If voters deem it so, City of Fayetteville restaurants can start serving a little sooner on Sundays. Following an affirmative vote by the city council Thursday night, Fayetteville will decide in November if restaurants will be able to start serving alcohol 90 minutes earlier on Sundays.
Dubbed the “Mimosa Mandate” or the “Brunch Bill,” Governor Nathan Deal signed Senate Bill 17 into law in May that allows voters to decide if their community will allow the sale of alcohol at restaurants starting at 11 a.m. on Sundays. Currently they cannot serve alcohol before 12:30 p.m.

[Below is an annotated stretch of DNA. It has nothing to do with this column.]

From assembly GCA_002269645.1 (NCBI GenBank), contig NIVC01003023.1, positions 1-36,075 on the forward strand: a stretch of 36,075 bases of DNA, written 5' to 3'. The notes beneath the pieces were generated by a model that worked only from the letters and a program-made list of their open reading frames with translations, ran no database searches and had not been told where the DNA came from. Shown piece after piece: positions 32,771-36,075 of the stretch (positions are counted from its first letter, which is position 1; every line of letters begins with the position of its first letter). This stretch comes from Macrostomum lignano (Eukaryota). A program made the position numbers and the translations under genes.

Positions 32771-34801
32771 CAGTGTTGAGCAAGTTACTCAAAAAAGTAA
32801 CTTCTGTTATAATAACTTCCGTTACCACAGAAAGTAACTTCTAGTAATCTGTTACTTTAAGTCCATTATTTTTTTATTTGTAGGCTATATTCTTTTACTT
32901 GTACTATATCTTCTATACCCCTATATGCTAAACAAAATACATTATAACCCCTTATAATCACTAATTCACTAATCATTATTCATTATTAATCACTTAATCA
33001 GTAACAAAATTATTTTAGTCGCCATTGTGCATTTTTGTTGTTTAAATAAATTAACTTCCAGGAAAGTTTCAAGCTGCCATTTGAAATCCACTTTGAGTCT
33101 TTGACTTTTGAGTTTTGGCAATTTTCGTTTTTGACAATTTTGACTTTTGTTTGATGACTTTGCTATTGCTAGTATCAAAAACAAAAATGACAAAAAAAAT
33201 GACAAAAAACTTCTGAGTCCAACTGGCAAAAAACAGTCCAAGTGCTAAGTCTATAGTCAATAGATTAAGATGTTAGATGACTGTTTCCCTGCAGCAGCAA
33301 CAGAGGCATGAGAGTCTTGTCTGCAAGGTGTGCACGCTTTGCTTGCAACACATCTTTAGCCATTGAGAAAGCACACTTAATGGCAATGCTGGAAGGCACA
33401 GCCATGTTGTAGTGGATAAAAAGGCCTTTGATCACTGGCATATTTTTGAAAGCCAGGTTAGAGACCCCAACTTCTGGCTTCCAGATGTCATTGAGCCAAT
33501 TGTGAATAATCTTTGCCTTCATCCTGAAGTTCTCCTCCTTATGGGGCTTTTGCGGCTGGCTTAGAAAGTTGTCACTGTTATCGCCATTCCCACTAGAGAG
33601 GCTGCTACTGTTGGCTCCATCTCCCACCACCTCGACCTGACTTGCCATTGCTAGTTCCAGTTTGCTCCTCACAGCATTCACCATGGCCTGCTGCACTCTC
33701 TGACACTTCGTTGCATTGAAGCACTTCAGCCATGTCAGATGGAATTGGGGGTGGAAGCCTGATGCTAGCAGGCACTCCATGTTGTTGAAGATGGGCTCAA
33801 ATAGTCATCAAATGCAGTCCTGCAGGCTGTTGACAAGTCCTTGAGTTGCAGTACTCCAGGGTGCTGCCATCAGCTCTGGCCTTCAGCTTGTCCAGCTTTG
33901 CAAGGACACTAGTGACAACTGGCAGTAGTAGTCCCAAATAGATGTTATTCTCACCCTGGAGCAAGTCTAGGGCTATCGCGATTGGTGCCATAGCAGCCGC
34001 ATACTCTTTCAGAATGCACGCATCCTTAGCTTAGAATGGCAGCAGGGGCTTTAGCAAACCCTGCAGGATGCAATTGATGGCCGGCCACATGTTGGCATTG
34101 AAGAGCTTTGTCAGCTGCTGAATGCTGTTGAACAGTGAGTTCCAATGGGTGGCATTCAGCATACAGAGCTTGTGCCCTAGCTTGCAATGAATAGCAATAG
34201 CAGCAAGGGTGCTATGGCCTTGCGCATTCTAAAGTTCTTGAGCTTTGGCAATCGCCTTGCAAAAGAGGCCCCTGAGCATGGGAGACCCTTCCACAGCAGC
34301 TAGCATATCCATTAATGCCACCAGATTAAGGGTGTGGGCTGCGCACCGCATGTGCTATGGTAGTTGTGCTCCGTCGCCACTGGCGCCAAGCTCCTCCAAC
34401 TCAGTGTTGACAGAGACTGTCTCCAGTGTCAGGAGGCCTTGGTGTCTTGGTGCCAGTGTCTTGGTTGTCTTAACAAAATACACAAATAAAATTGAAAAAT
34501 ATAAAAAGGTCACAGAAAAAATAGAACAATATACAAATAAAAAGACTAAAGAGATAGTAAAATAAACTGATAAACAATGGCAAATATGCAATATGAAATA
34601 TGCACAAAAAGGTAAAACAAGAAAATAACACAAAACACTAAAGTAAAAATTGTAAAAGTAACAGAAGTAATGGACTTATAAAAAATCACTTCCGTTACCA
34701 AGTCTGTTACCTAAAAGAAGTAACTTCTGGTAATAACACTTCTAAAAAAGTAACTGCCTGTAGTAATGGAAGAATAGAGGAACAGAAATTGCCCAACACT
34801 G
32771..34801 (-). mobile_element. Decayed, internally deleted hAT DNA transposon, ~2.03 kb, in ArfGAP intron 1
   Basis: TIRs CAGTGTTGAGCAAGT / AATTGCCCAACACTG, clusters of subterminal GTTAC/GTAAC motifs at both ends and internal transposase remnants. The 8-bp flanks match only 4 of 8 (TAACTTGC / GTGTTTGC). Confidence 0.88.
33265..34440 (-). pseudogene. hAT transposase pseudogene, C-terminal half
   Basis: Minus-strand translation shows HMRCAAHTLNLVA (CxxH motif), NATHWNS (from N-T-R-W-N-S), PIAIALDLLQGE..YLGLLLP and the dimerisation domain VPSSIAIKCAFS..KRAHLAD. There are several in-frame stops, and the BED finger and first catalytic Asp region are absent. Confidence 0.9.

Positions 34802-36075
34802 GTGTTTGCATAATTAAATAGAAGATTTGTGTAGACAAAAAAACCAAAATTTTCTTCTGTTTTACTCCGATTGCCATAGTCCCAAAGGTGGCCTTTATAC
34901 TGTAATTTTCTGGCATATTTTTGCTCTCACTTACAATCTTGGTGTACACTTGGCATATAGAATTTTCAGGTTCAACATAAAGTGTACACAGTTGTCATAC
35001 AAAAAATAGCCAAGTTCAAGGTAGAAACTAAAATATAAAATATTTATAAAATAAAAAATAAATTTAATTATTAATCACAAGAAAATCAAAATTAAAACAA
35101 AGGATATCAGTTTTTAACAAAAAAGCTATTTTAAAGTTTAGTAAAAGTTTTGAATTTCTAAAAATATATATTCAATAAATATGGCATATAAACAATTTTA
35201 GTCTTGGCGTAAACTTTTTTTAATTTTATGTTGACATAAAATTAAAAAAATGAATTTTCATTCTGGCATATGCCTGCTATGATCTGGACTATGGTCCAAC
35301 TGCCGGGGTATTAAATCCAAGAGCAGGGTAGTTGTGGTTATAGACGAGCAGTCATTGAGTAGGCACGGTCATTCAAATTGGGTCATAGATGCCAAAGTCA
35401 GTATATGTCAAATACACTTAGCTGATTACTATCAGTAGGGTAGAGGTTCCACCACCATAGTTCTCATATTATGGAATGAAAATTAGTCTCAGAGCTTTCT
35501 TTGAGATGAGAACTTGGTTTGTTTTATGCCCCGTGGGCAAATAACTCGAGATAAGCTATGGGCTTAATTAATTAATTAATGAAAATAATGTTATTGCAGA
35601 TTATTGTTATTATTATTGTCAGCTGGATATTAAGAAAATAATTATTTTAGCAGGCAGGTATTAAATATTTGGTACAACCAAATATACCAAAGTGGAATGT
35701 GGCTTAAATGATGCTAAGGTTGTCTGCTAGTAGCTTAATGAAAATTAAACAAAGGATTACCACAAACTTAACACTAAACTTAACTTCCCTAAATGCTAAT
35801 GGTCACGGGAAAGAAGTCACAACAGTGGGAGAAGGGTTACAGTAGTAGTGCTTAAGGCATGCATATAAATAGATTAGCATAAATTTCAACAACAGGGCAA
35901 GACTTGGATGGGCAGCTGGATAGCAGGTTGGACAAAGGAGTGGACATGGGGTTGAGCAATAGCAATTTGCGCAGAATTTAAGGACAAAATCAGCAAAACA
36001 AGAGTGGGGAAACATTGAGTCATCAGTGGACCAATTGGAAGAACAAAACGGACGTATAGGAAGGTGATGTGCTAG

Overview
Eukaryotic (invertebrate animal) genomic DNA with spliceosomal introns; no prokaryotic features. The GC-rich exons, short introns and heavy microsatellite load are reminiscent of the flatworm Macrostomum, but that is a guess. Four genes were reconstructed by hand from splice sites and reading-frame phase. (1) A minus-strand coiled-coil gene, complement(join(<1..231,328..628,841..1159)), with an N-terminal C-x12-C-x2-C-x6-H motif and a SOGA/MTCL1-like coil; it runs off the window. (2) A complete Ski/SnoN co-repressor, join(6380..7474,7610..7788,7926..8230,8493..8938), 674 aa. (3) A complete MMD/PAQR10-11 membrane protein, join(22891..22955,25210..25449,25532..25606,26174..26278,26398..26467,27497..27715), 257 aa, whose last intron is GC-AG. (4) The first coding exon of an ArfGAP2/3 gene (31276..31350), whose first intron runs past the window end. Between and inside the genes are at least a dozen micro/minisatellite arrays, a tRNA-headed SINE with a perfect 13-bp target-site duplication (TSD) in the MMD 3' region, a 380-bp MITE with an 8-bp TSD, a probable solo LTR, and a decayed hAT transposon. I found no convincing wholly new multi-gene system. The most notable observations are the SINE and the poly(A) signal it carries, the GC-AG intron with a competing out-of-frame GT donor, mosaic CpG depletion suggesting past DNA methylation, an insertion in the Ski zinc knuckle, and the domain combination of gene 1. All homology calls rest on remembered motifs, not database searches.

The law only applies to restaurants that make at least 50 percent of their money off food sales. It does not apply to grocery or liquor stores, meaning that alcohol sales at those establishments will still start at 12:30.
The Georgia Restaurant Association sent a letter of support for the resolution, saying it would be a boost to revenues and salaries for industry workers.
“This has been, I think, a long time coming for a lot of people,” said City Clerk Anne in presenting the resolution. “If this passes, this will be a boost financially for the restaurants, and of course for the patrons that are desiring their drinks earlier with their brunch meals.”
The resolution was approved by council, leaving it in the hands of City of Fayetteville voters. The referendum will now appear on the November 6 ballot. If approved, the new serving hours would go into effect on November 11.